Table 2 Adherence of cell-free DNA noninvasive prenatal screening tests to laboratory recommendation in ACMG position statement

Recommendation 1 [Common Aneuploidy]

Laboratories should provide readily visible and clearly stated detection rate (DR), specificity (SPEC), positive predictive value (PPV), and negative predictive value (NPV) for conditions being screened, in pretest marketing materials, and when reporting laboratory results to assist patients and providers in making decisions and interpreting results.

None of the ten NIPS laboratories consistently provided all four of these statistics on both the pretest marketing materials and the laboratory reports (Table 2). InformaSeq did not delineate PPV and NPV for trisomies 13 and 18. MaterniT21 PLUS did not consistently have DR and specificity listed on pretest marketing materials; PPV and NPV were not included on result reports or in pretest marketing materials. Harmony did not include PPV and NPV in pretest marketing materials. QNatal did not include PPV and NPV on laboratory results or in pretest marketing materials; DR and sensitivities were not listed in all available pretest marketing materials. Panorama did not list SPEC, PPV, or NPV in their pretest marketing materials for patients. Determine 10 did not provide PPV or NPV on the result reports; none of the four statistics are listed in the pretest marketing materials. Prelude and the Informed Prenatal Test did not consistently report the four statistics in the pretest marketing materials. Pathgroup NIPS did not list NPV on laboratory results or pretest marketing materials. Claritest did not mention any of the four statistics in the laboratory results, and only a few of them were mentioned in patient-specific pretest marketing materials.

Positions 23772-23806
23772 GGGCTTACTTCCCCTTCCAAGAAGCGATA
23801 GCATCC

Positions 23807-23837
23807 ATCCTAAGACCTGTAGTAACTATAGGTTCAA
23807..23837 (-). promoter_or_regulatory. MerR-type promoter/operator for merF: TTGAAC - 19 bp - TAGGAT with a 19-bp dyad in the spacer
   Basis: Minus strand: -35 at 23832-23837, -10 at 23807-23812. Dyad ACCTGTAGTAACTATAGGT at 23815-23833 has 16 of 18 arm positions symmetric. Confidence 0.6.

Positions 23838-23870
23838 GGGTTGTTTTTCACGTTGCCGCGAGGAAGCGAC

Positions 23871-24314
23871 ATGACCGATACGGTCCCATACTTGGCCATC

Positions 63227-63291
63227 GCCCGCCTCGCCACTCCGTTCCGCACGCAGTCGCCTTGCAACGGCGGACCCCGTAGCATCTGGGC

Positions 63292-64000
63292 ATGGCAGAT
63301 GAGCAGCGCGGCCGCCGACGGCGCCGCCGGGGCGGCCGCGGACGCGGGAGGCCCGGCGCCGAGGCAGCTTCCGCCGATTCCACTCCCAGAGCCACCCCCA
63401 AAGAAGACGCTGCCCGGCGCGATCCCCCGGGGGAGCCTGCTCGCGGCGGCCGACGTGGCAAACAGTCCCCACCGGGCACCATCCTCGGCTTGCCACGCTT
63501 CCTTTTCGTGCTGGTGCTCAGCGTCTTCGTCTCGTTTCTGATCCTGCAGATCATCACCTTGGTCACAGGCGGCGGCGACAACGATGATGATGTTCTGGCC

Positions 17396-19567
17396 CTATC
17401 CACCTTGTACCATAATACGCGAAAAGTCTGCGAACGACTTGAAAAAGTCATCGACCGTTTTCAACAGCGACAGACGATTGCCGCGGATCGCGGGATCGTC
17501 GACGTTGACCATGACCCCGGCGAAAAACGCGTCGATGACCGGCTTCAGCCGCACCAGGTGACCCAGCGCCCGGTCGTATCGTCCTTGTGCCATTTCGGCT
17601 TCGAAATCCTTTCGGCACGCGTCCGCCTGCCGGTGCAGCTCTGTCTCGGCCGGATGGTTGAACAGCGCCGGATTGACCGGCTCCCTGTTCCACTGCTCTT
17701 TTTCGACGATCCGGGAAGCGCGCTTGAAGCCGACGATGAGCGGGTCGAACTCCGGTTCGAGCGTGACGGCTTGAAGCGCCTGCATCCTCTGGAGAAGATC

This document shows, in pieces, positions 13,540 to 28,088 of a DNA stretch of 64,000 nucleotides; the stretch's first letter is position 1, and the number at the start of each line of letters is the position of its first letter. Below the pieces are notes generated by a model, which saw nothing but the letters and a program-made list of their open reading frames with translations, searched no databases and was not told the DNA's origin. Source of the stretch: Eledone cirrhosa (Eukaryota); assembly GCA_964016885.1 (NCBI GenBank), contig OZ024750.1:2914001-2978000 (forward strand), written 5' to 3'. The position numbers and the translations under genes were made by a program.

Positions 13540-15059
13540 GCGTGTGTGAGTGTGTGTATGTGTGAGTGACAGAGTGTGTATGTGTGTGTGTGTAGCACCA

Recommendation 2

ACMG does not recommend NIPS to screen for autosomal aneuploidies other than those involving chromosomes 13, 18, and 21.

Eight of the laboratories met this criterion, while two did not (Table 2). Those two were MaterniT21 PLUS, which screened for trisomies 16 and 22, and Determine 10, which screened for trisomies 9 and 16.

Recommendation 3

All laboratories should include a clearly visible fetal fraction on NIPS reports.

Nine of the laboratories met this criterion, while one did not (Table 2). Determine 10 did not include fetal fractions on the results report.

Recommendation 4

All laboratories should specify the reason for a no-call when reporting NIPS results.

Five of the laboratories fully met this criterion (Table 2). We were unsuccessful in eliciting responses from the remaining laboratories after requests for clarification.

Recommendation 5 [Sex Chromosome Aneuploidy]